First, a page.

Friday, October 17, 2008

Archaeological riches of Ephesus (Turkey)

Jonathan Jarrett's blog A Corner of Tenth-Century Europe has a fascinating piece inspired by a seminar talk by Professor Charlotte Roueché on the challenges of archaeology at Ephesus (mainly, a common one: everyone wants to concentrate on their favorite period) and the particular insights that can be gained at this amazing locale:

[T]he extent of stone-carving in these cities, which is huge—Professor Roueché had a picture of a fair-sized wall at Aphrodisias covered in imperial edicts, including Diocletian’s price edict which you may have heard of and which we only have from stone—was apparently dwarfed by the number of more temporary painted inscriptions. Such an amazingly lettered culture is implied by this that it does seem quite alien to Westerners, who too often acquire an idea that writing is the preserve of the Latin Church. At Ephesus, the theatre seats are covered in carved graffiti; as Professor Roueché said you begin to think that everyone was carrying a chisel and hammer in their back pocket in case they passed a blank surface…

Lots more good stuff there!

Also, Jarrett has, for you philosophical scholars and would-be scholars, a meditation
on owning books.

2 comments:

  1. It's true that we in the West often forget that many countries now considered "developing" with a high illiteracy rate were formerly places of great literacy and culture. My husband and I were recently watching a documentary on the Alhambra and how its interior was changed following the Christian conquest. I made the observation to him that I found it indicative of a high level of literacy in the moorish and islamic cultures that their places of worship and palaces were decorated not with images but highly lyrical sacred and secular passages. To me, this seemed to indicate that even if a majority of the population was not literate, literacy was at least something strongly value and encouraged by the society. I then contrasted this to the well-known use of icons and visual imagery within churches to tell stories and parables from history and the Bible for a largely illiterate population. My husband, a Moroccan who often is pulled into conversations on such things, had a little light bulb go off over his head and said "ooh, now I'm going to use that at parties!"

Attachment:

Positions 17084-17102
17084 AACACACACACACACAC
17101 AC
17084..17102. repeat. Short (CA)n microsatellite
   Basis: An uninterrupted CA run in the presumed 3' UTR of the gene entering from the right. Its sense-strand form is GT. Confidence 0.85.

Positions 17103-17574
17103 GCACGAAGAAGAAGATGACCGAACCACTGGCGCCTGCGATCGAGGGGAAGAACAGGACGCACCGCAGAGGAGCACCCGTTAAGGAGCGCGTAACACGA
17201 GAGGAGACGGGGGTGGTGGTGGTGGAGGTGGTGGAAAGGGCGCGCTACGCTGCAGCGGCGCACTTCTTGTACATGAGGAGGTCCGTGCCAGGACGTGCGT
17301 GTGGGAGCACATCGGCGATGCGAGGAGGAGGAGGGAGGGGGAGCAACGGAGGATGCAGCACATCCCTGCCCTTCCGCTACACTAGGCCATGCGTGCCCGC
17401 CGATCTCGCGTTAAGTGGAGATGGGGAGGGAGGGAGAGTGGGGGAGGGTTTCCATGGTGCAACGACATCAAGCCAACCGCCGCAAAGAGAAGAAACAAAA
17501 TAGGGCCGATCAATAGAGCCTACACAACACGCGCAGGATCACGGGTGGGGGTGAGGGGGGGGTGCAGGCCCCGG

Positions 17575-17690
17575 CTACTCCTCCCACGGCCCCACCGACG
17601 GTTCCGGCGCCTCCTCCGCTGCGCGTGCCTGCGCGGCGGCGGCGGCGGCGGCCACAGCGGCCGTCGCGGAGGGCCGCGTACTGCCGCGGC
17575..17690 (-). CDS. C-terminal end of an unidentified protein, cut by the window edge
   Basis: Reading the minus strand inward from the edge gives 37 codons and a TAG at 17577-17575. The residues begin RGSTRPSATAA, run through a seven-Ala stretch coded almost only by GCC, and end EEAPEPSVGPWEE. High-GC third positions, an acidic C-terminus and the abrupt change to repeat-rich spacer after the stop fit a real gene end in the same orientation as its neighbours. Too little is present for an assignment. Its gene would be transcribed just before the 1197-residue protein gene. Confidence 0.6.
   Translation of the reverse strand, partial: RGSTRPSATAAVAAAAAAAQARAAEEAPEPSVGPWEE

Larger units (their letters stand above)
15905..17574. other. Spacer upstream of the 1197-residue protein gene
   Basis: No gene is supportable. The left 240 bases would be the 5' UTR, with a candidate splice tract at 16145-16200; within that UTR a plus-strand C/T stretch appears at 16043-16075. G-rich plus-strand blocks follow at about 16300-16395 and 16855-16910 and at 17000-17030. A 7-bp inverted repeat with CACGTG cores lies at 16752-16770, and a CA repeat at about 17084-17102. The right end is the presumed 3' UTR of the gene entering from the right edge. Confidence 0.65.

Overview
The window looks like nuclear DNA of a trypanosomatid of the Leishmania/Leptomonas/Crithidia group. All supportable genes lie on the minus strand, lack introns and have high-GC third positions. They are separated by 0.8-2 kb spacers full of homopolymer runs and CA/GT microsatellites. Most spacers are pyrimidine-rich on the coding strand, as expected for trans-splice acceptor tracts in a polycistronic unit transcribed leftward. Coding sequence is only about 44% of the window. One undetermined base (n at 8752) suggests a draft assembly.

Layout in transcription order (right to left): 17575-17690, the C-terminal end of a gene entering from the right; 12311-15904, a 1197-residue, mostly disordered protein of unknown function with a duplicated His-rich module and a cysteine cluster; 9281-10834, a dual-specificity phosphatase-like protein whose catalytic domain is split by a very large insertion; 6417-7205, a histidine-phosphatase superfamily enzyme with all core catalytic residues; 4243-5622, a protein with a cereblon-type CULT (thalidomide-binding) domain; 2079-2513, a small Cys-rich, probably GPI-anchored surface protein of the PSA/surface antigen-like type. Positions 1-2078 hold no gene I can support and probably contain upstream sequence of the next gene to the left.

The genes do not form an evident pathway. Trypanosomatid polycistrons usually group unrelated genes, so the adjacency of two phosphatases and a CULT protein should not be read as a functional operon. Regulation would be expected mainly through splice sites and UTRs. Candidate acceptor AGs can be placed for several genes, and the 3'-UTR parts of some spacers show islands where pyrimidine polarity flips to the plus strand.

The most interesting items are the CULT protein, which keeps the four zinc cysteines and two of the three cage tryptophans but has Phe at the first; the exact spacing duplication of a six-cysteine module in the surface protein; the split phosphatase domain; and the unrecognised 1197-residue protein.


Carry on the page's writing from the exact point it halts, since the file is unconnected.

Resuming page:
Never the less, the comments about the degree to which Ephesus is covered in writing is an interesting point. Perhaps the Ephesian citizens' modern-day descendants are all pathological school-desk scribblers and coupled initials tree-carvers?

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  2. First of all thankyou as ever and again for the link, Professor, you bring me interesting commentators.

    I don't know that we can draw the same conclusions from the Alhambra as we might from Ephesus however, firstly because figurative art is forbidden under Islam so decoration with writing and geometrical figures is so much the stronger; and secondly, because often the way that Islamic artists work with the text is so elaborate and beautiful—as witness this collection of pieces here— that one doesn't necessarily need to assume that an audience could read it to still be impressed with the beauty of what they will have known was the Word of Allah. Both Islam and Christianity have been known to exploit this literal sense of The Word in decoration. The stuff at Ephesus, by contrast, is anything but sacred...

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